Image via Sony Pictures

“Once Upon A Time… In Hollywood” Review

Is Tarantino’s latest another marvel of cinema or a dud amidst the summer popcorn flicks?

I’m undecided whether the advertising for this movie is unhelpful in setting up the movie or deceptively brilliant at creating no expectations for you before seeing the film. The movie just looks like it has amazing actors in it and it’s being directed by one of the best directors of our time, but what is it about? What makes this film worth seeing over The Lion King or Stuber or whatever else people would like to see? What’s its selling point? Well – it has Leonardo DiCaprio, Brad Pitt, and Margot Robbie in a movie directed by Quentin Tarantino and that’s the best way to put it. 

The film isn’t really about anything in particular until the climax of the movie. Normally, that sounds like the movie is bad, uninteresting, or unable to decide what narrative it wants to focus on. Normally, you would be correct. However, with Tarintino, he knows what he is doing and purposely breaks out of those rules. Ultimately, I left feeling like those decisions were not made lightly and helped make a more impactful ending.

Like all of Tarintino’s films, this movie is an homage to movies, specifically Hollywood in the ‘50s and ‘60s. The sets, costumes, even down to the way certain parts are shot are a testament to the level of care devoted to the smallest of details. The cinematography, as usual, is wonderful and establishes not only where we’re at and what we we’re doing, but what is going on.

Pitt DiCaprio
Image via Sony Pictures

The best aspect of the film is how clever it is in dealing with tension. After reading/listening to some other reviews, I went in thinking there were going to be points that were slower and didn’t need to be there. I never hit that point though. Perhaps because I knew who Margot Robbie was playing and the story surrounding that, I was able to feel the tension where someone who may not have picked up on that fact or knows what happens to her would feel. There are some, including Sharon Tate’s sister, Debra, who feel that Robbie should have had more lines or more time on the screen. To a degree, I completely understand that argument. I liked the nuance, though, that she just seemed like someone living their own life without a care or worry–all the while the audience knows too well. It was somber and thoughtful in a way that I think a memoir or an homage should be while wrapped up in a fictional telling of a struggling actor.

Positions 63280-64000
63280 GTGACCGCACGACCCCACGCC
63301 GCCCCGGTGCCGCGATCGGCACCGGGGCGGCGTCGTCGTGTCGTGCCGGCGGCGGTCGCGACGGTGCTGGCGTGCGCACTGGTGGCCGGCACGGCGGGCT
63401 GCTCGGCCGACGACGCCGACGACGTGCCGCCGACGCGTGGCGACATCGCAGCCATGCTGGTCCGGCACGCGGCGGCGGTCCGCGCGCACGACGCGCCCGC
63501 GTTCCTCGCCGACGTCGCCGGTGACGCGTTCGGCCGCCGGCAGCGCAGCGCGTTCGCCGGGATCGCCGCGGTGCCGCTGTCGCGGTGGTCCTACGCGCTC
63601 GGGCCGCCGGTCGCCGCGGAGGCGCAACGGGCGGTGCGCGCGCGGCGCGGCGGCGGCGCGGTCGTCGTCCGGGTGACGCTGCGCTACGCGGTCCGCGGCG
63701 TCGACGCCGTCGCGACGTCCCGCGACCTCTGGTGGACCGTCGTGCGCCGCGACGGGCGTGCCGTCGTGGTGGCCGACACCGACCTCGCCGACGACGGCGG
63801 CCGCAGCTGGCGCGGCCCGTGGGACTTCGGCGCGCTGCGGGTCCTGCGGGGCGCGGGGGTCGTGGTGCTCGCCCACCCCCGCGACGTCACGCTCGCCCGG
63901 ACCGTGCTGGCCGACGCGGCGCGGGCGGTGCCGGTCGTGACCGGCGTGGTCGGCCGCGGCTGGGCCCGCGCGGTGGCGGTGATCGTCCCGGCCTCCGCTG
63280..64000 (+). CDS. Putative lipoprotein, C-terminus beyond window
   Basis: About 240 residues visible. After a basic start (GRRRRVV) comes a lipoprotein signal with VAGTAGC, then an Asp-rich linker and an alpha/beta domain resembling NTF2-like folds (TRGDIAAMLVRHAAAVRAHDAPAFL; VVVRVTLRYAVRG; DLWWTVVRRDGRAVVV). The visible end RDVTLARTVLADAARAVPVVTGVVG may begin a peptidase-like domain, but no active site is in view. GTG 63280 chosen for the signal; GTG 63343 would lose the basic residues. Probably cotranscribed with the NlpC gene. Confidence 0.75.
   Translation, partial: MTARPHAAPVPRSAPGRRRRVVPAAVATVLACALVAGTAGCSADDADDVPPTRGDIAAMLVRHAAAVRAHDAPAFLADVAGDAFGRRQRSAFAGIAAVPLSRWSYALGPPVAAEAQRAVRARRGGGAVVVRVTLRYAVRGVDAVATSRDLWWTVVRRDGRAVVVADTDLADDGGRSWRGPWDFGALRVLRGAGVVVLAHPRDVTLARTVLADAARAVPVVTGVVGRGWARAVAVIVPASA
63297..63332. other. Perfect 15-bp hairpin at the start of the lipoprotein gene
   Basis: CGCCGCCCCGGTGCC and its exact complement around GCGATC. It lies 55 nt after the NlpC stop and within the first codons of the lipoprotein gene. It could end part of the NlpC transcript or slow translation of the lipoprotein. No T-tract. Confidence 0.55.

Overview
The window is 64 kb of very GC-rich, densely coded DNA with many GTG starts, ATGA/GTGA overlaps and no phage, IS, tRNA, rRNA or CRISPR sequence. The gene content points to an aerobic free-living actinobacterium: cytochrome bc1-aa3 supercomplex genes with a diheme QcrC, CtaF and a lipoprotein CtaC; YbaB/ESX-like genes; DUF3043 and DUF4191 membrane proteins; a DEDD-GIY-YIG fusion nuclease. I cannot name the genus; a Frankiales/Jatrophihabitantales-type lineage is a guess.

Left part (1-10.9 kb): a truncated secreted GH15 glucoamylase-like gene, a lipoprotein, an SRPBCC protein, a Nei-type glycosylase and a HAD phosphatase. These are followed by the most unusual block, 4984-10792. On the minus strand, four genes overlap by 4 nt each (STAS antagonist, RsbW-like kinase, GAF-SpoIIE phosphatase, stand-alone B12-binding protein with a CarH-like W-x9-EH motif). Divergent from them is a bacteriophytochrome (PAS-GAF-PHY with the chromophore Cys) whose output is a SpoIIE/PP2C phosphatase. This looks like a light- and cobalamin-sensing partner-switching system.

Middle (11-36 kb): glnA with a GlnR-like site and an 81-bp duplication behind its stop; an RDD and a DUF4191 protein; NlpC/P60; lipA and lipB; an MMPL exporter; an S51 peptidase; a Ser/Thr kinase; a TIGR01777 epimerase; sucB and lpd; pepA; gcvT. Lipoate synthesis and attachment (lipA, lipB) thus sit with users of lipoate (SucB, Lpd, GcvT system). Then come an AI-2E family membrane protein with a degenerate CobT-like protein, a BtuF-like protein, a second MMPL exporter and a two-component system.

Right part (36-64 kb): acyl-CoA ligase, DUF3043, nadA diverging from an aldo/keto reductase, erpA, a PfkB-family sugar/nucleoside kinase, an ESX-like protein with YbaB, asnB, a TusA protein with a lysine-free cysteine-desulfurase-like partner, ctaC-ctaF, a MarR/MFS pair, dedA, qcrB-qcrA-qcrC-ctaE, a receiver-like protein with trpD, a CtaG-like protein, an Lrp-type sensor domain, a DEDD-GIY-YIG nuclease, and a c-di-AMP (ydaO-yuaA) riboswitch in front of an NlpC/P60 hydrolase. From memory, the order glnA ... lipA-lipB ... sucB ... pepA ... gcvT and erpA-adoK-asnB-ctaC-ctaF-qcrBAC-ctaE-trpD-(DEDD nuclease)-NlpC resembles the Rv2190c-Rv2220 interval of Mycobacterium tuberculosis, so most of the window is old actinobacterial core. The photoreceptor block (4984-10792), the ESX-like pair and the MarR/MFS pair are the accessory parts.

More movies need to be made with Pitt and Dicaprio as friends. They were so fun and did a great job playing off of each other. Both are so committed to their characters, and the energy is palpable. They feel like two people who have been best friends for nine years, and there is a love and respect shown between them. Dicaprio plays a character whose emotions are erratic, whereas Pitt plays a down-to-earth-but-will-cut-you kind of guy. It’s funny to watch them support each other or just talk about TV.

Much like Inglorious Bastards, the events that surround the film are subject to Tarantino’s own interpretation, but you will not mind in the slightest. In this world, it comes organically and how the characters respond to it makes the homage all the more bittersweet. Speaking of, this film capitalizes on an “end of an era” mood, almost hinting that Tarintino may only be doing a few more films. I’d heavily advise to check this movie out if you like movies or are tired of dumb popcorn flicks.

Rating: 4.5/5

Image via Sony Pictures
Written by Eric Brockett
(Eric is a millennial and thus thinks his opinion on the internet matters. Sometimes he has opinions on films too. He thinks people care. He knows they don’t.)


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